The Mighty Ducks trilogy ranks right up there with some of the greatest trilogies of our lifetime: The Lord of The Rings, The Godfather, Star Wars, and of course how could we forget 3 Ninjas (how does Tum Tum beat anybody up, come on let’s get real). What is truly remarkable about The Mighty Ducks trilogy is the transformation of Gordon Bombay from alcoholic lawyer to one of the greatest coaches in hockey history. No one could have foreseen the epic career Bombay would have after a simple DUI led him to the District 5 Peewee hockey team. The Mighty Ducks isn’t just a movie for kids and young adults, it’s about life lessons. One mistake didn’t derail Gordon Bombay’s life; it took him somewhere he never expected and not only did it make him a better person, but also led him to a life of great fame and fortune. Now, in a never before seen three part series, I will dissect all three Mighty Ducks movies. Today we examine the first film, where all the magic began.
Throughout the three years of being with the Ducks, at one point or another he had the support of a cast of characters including: Mr. Duckworth, Hans, Jans, Ms. McKay, and Mr. Tibbles of Hendrix Hockey. However, what really catapulted Gordon Bombay into legendary status was the acquisition of Adam Banks to the District 5 Mighty Ducks via the perennial champion Hawks. Due to new convenient zoning regulations Adam “Cake Eater” Banks was playing for the wrong team and was forced to leave the dominant Hawks to go suit up for the abysmal Ducks. Off the ice Adam Banks is a quiet young man, but when he laces up the skates and steps on the ice, he is all business and is supremely talented, reminiscent of a young Sidney Crosby. He lives and breathes hockey, that’s what makes him great. Jesse Hall gave the nickname “Cake Eater” to Banks, which according to urbandictionary.com means someone who is so rich that he can have his cake and eat it too. I’ve never understood why these idiots get mad when the best player in peewee hockey joins their team, they’d rather just continue sucking.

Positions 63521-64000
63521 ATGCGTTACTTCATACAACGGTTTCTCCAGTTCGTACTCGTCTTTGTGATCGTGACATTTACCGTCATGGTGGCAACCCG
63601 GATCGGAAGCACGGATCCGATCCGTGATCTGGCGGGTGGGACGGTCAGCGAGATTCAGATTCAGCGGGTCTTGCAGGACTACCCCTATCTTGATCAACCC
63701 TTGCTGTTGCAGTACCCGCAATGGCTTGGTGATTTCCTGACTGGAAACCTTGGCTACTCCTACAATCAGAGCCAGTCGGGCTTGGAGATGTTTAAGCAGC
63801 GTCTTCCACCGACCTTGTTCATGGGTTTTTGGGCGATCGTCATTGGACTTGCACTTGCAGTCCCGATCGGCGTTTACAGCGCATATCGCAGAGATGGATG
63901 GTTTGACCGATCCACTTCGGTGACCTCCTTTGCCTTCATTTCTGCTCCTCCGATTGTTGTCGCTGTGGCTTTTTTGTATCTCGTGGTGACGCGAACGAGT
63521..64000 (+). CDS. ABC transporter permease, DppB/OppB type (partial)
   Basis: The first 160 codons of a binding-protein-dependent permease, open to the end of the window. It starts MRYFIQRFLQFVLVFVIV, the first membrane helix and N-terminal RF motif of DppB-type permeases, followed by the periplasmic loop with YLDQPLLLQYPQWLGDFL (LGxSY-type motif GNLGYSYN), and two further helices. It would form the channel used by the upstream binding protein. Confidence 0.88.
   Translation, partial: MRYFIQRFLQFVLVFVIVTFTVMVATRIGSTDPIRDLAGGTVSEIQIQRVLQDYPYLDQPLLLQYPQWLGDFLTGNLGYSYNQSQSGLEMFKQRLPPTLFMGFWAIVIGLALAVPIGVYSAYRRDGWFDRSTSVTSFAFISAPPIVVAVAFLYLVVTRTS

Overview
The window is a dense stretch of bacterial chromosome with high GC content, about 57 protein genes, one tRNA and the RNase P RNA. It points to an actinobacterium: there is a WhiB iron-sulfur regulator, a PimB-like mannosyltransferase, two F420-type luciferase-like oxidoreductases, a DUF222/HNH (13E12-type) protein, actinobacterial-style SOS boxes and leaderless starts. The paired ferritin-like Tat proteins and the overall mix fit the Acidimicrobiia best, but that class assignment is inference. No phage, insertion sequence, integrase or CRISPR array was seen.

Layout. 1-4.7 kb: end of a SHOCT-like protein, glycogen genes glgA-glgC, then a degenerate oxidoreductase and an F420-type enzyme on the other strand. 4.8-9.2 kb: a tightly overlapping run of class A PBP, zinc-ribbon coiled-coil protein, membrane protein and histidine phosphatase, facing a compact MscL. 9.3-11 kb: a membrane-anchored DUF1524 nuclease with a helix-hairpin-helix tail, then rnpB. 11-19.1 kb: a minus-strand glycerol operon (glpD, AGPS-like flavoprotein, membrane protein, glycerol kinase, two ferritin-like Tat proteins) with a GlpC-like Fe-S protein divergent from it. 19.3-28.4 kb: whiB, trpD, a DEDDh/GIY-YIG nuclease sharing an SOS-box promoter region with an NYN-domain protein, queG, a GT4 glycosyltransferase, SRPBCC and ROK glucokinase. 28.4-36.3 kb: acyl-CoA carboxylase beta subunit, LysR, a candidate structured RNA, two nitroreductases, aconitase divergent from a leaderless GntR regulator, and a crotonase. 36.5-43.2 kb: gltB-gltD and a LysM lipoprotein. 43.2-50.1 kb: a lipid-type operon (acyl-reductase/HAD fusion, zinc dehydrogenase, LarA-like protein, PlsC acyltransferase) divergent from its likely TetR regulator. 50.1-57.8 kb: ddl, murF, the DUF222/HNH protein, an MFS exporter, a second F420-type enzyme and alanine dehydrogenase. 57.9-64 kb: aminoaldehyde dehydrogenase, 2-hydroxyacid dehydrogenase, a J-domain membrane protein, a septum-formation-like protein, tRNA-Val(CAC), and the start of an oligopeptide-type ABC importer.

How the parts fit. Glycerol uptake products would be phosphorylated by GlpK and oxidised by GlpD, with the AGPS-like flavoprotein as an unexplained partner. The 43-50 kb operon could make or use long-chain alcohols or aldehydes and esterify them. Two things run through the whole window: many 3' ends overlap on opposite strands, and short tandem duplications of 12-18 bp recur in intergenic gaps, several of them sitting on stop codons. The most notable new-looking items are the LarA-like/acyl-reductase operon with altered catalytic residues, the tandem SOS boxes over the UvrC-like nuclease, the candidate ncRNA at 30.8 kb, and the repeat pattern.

Besides Banks, who on the team is worth anything? The correct answer to that is absolutely nobody. There is no way to sugar coat it, this team sucks. They are small, unathletic, have low hockey IQs, there are girls on the team, and they all possess a loser’s mentality. Nobody should be able to win with this vast collection of garbage. Rarely, if ever, do co-ed teams ever succeed in male sports, stay in your lane ladies. As we find out though, Gordon Bombay is able to defy all odds.
The so called “captain” of the team is Charlie Conway who has the nickname “Spazway”, is that really what you want your captain to be known as? How can your captain be one of the losers on the team, he has no friends, yet lets anoint him captain. Some people might argue that because his famous “triple deke” won the district title at the very end that Conway was a solid hockey player, but one lucky play doesn’t make you good. Conway didn’t become a real player until he learned how to play two-way hockey in the third movie. Once again, I can’t stress this enough, he’s a little bitch. The only reason that Conway was looked at as one of the stars, was because Bombay wanted to have sexual relations with Conway’s mother, it’s as simple as that. If Conway’s mother looked like Susan Boyle then there is no way he gets captain status. Bombay definitely had ulterior motives for naming Charlie captain but I can’t fault him for it.